Isaac Letoa heads to Dartmouth

The past 12 months have been an amazing basketball journey for North Harbour representative Isaac Letoa.

Isaac was selected to attend ne fewer than four FIBA international tournaments on three different continents in that time. In addition he has also secured a four-year scholarship at Dartmouth College in the USA.

In mid 2016 he attended the FIBA 3x3 Under 18 World Championships in Kazakhstan then in December last year Letoa played a major part in New Zealand’s success at the FIBA Oceania U18 Championships in Fiji in December 2016 where the Junior Tall Blacks qualified for the FIBA U19 World Cup for the first time.

At that World Cup held in Cairo in July 2017 Letoa averaged 8.4 points and 4.6 assists per game. His mature displays earned him a call up to the Tall Blacks for the Asia Cup campaign.

I caught up with Isaac during his last few days in New Zealand before he flew out to the prestigious Ivy League college in New Hampshire, USA.

I began by asking him if any one of the four major tournaments he has attended stood out.

IL - I’ve been to some pretty unique countries Kazakhstan, Egypt and Lebanon are all different to what I am used to. Fiji was a crazy experience with the Junior Tall Blacks (JTB’s) qualifying for the Worlds for the first time. Making history with that team was a pretty cool moment but they have all been great experiences – it’s been a hell of a year.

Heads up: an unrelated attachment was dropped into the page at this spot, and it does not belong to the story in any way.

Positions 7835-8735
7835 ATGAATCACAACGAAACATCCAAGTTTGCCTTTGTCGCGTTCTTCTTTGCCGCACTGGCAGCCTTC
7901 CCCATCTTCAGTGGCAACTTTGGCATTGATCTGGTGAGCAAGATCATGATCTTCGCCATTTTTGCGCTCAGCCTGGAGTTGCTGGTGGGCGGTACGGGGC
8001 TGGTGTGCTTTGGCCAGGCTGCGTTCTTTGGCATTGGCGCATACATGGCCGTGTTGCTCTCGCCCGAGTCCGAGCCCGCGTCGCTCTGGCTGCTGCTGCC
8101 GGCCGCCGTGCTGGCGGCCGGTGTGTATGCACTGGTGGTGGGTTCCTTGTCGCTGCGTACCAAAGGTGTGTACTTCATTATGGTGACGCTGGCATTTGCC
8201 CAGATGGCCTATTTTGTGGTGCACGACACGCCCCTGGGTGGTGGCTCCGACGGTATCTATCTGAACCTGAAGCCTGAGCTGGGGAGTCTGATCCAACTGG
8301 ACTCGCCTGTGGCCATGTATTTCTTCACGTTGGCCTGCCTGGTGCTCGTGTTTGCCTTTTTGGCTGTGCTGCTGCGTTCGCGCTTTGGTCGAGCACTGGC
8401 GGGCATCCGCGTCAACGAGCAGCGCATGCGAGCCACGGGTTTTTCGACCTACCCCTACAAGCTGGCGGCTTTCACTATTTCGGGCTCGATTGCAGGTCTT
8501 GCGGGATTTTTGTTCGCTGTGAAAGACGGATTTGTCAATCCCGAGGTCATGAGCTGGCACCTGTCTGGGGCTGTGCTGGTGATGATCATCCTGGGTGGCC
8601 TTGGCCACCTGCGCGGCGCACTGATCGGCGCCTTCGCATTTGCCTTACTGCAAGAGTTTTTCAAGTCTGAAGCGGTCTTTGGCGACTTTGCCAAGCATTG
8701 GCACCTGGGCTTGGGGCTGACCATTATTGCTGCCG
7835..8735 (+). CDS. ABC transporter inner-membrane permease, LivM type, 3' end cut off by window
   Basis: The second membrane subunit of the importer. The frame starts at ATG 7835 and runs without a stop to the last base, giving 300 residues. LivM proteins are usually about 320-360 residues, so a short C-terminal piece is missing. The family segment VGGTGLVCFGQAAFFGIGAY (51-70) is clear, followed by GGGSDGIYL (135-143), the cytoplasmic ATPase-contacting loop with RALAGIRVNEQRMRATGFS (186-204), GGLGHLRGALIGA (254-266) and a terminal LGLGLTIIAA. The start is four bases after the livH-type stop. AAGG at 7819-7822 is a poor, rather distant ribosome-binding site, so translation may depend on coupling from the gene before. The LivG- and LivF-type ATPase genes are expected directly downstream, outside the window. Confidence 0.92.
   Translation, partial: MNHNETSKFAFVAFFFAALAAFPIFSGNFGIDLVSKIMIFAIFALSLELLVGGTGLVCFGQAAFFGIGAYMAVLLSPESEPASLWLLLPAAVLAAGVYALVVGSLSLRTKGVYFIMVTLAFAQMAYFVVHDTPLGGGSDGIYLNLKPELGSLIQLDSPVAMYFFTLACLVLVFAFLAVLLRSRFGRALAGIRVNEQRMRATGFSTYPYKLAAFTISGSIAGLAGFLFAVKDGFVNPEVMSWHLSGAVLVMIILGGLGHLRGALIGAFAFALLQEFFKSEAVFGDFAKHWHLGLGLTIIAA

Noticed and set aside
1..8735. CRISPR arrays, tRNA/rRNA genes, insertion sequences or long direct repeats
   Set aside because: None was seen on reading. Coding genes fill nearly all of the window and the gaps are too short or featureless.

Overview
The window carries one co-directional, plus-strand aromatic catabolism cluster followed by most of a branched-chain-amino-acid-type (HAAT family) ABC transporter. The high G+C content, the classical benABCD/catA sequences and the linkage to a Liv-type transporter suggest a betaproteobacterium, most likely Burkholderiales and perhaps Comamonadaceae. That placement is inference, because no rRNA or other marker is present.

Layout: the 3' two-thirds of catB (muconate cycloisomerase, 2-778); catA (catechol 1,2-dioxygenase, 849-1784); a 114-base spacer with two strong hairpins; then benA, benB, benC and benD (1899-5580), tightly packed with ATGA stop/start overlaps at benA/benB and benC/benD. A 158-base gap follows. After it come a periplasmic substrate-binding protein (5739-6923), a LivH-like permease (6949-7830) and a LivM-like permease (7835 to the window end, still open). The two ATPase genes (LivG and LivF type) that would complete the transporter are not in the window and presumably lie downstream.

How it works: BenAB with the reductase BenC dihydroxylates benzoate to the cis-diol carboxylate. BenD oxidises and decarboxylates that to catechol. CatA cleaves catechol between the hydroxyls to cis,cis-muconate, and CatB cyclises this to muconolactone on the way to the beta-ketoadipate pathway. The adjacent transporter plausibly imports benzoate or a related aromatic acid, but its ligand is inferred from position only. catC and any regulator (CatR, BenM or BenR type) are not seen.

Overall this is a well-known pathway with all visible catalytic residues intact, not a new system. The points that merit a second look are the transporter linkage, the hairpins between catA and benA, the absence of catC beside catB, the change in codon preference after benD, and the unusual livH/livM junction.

In Cairo at the U19 World Cup you were in the starting five with a major role to play – was that responsibility something you relished?

Being on the world stage playing against the best players in my age group from around the world was a great experience and being in the starting group was a privilege and has contributed greatly to my experience basketball wise.

How did you find it playing against some of the most powerful basketball countries in the world like Argentina, France and Germany?

I had a couple of bad games, particularly against France, but I think I competed well - as did the team. I think we competed well it just takes an adjustment to get used to playing at that level. We definitely have the talent and the skill it’s just getting used to playing at that level consistently.

There are a bunch of components to that but you need to be locked in at all stages of the game and playing every possession. You really have to value the ball – we had a bit of trouble with turnovers and mental lapses that hugely impacted our games. If we had had just a couple more possessions in a couple of those games it could have changed the outcome.

Having played against some of those top young sides in the world did that increase your own confidence?

Yes although I didn’t really doubt that I could play against them but it did reinforce that us New Zealanders can compete on the world stage.

Was your selection for the Tall Blacks recent international tour a surprise?